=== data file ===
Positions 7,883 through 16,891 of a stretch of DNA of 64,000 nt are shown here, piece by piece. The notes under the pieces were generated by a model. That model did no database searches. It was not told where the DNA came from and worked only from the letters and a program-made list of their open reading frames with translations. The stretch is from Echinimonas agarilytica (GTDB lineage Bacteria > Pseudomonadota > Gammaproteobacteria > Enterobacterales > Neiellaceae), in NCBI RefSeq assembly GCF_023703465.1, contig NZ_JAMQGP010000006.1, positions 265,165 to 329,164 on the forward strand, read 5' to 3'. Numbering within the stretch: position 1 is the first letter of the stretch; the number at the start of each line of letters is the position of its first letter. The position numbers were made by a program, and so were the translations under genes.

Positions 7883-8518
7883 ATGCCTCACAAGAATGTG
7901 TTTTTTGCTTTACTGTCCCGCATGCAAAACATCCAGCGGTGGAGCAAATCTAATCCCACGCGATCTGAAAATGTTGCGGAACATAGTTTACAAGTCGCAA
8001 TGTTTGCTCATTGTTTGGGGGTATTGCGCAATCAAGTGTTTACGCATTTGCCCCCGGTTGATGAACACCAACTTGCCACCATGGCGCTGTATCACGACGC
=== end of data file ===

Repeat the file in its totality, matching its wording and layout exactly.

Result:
Positions 7,883 through 16,891 of a stretch of DNA of 64,000 nt are shown here, piece by piece. The notes under the pieces were generated by a model. That model did no database searches. It was not told where the DNA came from and worked only from the letters and a program-made list of their open reading frames with translations. The stretch is from Echinimonas agarilytica (GTDB lineage Bacteria > Pseudomonadota > Gammaproteobacteria > Enterobacterales > Neiellaceae), in NCBI RefSeq assembly GCF_023703465.1, contig NZ_JAMQGP010000006.1, positions 265,165 to 329,164 on the forward strand, read 5' to 3'. Numbering within the stretch: position 1 is the first letter of the stretch; the number at the start of each line of letters is the position of its first letter. The position numbers were made by a program, and so were the translations under genes.

Positions 7883-8518
7883 ATGCCTCACAAGAATGTG
7901 TTTTTTGCTTTACTGTCCCGCATGCAAAACATCCAGCGGTGGAGCAAATCTAATCCCACGCGATCTGAAAATGTTGCGGAACATAGTTTACAAGTCGCAA
8001 TGTTTGCTCATTGTTTGGGGGTATTGCGCAATCAAGTGTTTACGCATTTGCCCCCGGTTGATGAACACCAACTTGCCACCATGGCGCTGTATCACGACGC